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Breaking Bad Law?

Breaking Bad Law?

[An edited version of this post appears on E-Tangata.]

In the opening moments of the 1970s my father left my mother and followed his elusive business dreams to Australia. I have read several letters between the two of them, hurt and angry exchanges, and in all of them she asks him for financial assistance to raise their three children. He sent her a few payments, and eventually the letters and payments ceased.  At some point my mother went on the new domestic purposes benefit for sole parents (well, new in 1973). She stayed on that benefit until I left school, and then she shifted to the DPB woman-alone benefit, and on to superannuation. She was a beneficiary for about 41 years.

During that whole time my mother remained alone. She had offers of marriage but turned them down in part because she did not want to be beholden to richer men. Ironically the State support represented independence for us, despite all the rhetoric about reliance on benefits creating soul-suckingly dependent beneficiaries. My mother taught me about fighting for independence precisely because she was a beneficiary. She did not have to find succour from, or be exploited by, other people, just to survive.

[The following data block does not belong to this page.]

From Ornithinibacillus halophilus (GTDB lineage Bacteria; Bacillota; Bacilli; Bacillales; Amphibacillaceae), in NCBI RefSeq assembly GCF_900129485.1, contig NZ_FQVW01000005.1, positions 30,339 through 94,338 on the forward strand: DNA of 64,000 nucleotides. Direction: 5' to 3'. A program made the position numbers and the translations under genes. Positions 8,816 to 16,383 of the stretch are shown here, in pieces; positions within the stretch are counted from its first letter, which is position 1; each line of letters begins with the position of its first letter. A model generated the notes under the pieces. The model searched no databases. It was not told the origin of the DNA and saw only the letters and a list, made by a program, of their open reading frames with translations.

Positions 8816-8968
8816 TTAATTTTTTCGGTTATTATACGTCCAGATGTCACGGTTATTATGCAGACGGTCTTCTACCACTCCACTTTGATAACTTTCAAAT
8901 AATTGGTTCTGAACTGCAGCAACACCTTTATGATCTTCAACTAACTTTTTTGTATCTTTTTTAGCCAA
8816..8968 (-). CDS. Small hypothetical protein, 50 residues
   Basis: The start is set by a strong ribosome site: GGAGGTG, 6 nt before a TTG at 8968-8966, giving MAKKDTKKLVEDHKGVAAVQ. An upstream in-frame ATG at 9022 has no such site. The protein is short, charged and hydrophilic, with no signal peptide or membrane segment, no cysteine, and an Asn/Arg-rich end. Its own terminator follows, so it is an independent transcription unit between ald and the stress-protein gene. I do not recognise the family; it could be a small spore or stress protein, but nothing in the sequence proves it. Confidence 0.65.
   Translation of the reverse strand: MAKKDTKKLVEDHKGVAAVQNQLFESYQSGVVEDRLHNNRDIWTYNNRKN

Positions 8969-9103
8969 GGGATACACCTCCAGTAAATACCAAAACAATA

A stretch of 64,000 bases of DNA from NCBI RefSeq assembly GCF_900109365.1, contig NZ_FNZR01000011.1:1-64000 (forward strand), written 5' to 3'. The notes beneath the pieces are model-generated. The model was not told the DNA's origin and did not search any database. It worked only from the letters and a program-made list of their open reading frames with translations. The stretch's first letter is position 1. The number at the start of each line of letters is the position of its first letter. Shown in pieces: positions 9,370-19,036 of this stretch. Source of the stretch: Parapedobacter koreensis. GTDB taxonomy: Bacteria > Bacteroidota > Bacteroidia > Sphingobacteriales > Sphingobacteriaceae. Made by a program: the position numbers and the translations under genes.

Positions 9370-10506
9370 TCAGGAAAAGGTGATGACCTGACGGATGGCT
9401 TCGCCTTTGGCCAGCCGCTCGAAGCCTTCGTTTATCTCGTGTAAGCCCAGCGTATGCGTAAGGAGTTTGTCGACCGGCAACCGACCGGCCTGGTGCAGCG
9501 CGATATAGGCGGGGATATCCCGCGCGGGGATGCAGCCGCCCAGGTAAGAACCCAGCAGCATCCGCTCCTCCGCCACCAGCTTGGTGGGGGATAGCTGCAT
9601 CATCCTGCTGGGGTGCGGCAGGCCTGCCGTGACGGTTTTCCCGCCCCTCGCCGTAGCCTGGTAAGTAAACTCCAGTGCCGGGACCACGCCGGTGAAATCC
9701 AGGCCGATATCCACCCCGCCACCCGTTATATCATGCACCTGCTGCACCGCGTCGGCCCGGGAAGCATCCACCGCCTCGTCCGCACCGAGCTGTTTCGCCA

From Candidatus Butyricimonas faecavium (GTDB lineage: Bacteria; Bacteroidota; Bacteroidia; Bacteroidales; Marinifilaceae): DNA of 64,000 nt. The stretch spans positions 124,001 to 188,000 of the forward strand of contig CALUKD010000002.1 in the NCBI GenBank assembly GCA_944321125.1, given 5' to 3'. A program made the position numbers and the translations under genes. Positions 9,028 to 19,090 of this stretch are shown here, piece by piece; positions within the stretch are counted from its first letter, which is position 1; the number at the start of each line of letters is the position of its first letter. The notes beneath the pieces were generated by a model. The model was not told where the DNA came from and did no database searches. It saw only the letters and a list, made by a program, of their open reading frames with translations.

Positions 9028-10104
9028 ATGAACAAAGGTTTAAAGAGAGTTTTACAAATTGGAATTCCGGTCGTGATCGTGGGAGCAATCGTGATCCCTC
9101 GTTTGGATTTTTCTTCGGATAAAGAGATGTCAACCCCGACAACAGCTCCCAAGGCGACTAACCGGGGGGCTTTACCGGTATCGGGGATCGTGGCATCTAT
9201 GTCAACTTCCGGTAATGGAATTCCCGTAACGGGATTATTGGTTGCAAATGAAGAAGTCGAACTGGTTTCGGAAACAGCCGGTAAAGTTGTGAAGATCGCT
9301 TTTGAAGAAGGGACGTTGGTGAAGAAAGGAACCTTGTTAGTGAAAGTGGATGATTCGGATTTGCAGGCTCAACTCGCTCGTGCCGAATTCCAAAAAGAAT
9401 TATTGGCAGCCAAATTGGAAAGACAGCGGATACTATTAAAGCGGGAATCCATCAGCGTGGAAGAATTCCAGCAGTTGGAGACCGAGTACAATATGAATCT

I grew up watching her account for every 1c and 2c piece in our household budget, writing in little notebooks that, over decades, grew to fill drawers in the wall unit in the smoke-yellowed dining room. (And yes she was a beneficiary that smoked, and drank, and we never went hungry, m’kay?) She earned extra money by taking in boarders.

Our mother was deeply concerned to ensure she never overstepped her earning boundaries, and that she never found out where our father had gone, after those early letters stopped coming, so she could honestly report on the benefit forms that she did not know where he was. I clearly remember her actually putting her hands over her ears at one point just so she could not hear us discussing where he was living. ‘Sydney somewhere’ was the most specific fact she allowed herself to learn about him.